Tuesday, October 5, 2010

Book Review, The Important Things

Sometimes we lose sight of the truly important things in our lives. Perhaps we become so absorbed in work, we forget to make time for family and friends. Or we fail to realize that what seems unimportant to us could be very important to someone we love.

In The Important Things, written and illustrated by Peter Carnavas, and published by New Frontier (2010), "Christopher's mother had to do everything for his father had faded from their lives." We see Mum multi-skilling, frazzled, trying to hold things together, even finding time to play with Christopher and cook pancakes for him. But the illustrations show us there is a lack of communication between her and her son. They seem lost and adrift. One day Mum must decide it's time to move on, or does a friend advise her it's time to make a clean sweep and get on with her life? She fills a box with his father's old things, unimportant things like a cracked cup and tattered hat, and they take them to a secondhand store.

One by one those things begin to re-appear in their home. Mum finally realizes that while she looked on the stuff as unimportant, perhaps things that caused her pain she was trying to forget, to Christopher they were all very important symbols of a father he wants to remember.

This is the first book by Carnavas I've read. I'll be looking for more from this talented writer and illustrator. The fact he is both works very well in this children's picture book I believe, giving the book one strong vision, allowing him the chance to portray subtleties that contribute to our understanding. His illustrations are unusual, minimal, but with so much expression and clever use of colour/no-colour and other details that give us lots to think about. My favourite page is the last one. Christopher, clad in Dad's too big slippers and shabby hat, is playing the piano - an image that filled me with quiet joy for a little fellow remembering his daddy.

The Important Things is an important book. It would be an excellent choice in a situation where children are grieving, perhaps because of death or divorce. It might open up possibilities for discussion and allow them to remember their own important things. I also see it as a book that reminds us all of the need to communicate with those we love. As parents, I believe we must remember that no matter how difficult a situation is, we need to talk to our kids about it, and listen to what they want to say.


  1. Dawn Morris05 October, 2010

    Wow. I think most of us can relate to this book! So many of us are living such lives of distraction that we really do forget to take time out to really listen to each other, and to notice the little things that really aren't so little. It just goes to show how one little picture book can really bring out the "big picture."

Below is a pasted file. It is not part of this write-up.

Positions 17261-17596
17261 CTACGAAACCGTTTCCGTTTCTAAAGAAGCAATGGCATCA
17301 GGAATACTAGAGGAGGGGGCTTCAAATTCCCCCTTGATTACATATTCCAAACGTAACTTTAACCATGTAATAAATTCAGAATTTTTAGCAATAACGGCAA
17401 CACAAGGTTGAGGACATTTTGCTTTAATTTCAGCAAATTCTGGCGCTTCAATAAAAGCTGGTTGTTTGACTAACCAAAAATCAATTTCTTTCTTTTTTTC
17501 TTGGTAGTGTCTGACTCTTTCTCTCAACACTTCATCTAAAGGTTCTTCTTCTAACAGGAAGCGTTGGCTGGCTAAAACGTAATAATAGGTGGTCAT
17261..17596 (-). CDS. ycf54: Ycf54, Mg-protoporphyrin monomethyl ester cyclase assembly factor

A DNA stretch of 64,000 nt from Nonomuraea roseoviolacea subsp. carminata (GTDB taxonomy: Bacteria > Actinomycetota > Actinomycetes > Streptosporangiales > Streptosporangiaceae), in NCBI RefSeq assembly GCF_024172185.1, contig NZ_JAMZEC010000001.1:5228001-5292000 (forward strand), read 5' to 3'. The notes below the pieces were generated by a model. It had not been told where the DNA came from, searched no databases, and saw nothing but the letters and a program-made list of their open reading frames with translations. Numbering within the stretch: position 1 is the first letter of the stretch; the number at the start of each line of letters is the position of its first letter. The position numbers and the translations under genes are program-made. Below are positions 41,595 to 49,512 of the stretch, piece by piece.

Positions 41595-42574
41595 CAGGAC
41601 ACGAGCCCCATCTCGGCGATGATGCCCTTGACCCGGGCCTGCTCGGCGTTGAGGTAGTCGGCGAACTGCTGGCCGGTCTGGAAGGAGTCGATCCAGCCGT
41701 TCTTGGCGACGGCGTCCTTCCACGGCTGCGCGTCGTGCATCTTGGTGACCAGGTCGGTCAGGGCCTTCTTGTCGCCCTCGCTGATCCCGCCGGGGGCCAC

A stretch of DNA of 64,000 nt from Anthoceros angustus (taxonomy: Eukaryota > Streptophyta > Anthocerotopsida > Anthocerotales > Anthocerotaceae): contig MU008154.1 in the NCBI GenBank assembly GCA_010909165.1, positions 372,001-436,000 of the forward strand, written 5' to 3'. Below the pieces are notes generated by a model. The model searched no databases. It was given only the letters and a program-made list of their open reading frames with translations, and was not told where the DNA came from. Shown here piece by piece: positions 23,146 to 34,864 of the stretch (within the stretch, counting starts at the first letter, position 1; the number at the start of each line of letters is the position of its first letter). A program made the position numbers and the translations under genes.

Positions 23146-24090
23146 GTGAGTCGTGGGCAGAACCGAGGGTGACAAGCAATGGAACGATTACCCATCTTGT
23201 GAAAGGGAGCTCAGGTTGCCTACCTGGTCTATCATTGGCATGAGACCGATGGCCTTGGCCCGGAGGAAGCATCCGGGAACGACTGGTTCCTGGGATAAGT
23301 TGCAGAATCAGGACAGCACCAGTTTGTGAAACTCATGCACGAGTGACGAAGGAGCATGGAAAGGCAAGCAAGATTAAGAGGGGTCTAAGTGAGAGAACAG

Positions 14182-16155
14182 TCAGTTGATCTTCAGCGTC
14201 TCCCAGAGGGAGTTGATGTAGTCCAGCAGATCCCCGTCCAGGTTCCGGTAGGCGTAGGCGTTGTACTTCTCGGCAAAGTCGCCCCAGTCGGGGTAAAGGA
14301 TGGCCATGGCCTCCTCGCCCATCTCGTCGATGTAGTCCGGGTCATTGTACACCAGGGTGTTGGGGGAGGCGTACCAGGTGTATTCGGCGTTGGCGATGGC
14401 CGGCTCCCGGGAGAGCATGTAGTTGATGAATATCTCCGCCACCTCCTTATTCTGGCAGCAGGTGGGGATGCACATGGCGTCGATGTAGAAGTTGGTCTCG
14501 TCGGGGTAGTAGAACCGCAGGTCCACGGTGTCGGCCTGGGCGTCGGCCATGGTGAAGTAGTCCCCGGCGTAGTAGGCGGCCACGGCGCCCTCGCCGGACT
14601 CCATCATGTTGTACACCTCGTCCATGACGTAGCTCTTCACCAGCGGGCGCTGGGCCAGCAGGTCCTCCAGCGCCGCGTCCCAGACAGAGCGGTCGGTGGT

This book sounds like it would be a great conversation starter, especially for children who may have trouble expressing feelings. Thank you so much for your wonderful review, Susan!

  2. You're right, Dawn. I love the way picture books do that, hone in on the essentials for living a rich and satisfying life. And yes, I think it would be perfect for starting conversations, especially with kids who have self-expression problems.


  3. I have just the child for this book. Thank you!

  4. That's great, Kelly - thanks for letting me know.

  5. There are a few books that I really struggle reading- my Aunt gave my baby a book for her first birthday that took me a week to be able to read to the cherubs without my voice cracking! It was 'on the night you were born'. Gorgeous book review Susan, the review alone could make me weep. My cousin lost her husband (tragically) and this would be good for her two cherubs. I'm not sure how she'd take it though...

  6. My Kinder kids repeatedly asked me to read Munsch's "Love You Forever". I finally discovered it was because "we like to see you cry'!

    That's a tricky one, Green Mama. I wonder if you brought the book up in conversation, described it etc first and got feedback from her, would that work? That way she won't be reading non-existent messages into your gift. Grief can make us so vulnerable.

  7. I gave Love you forever to my mum two mothers days ago- that one's a killer!


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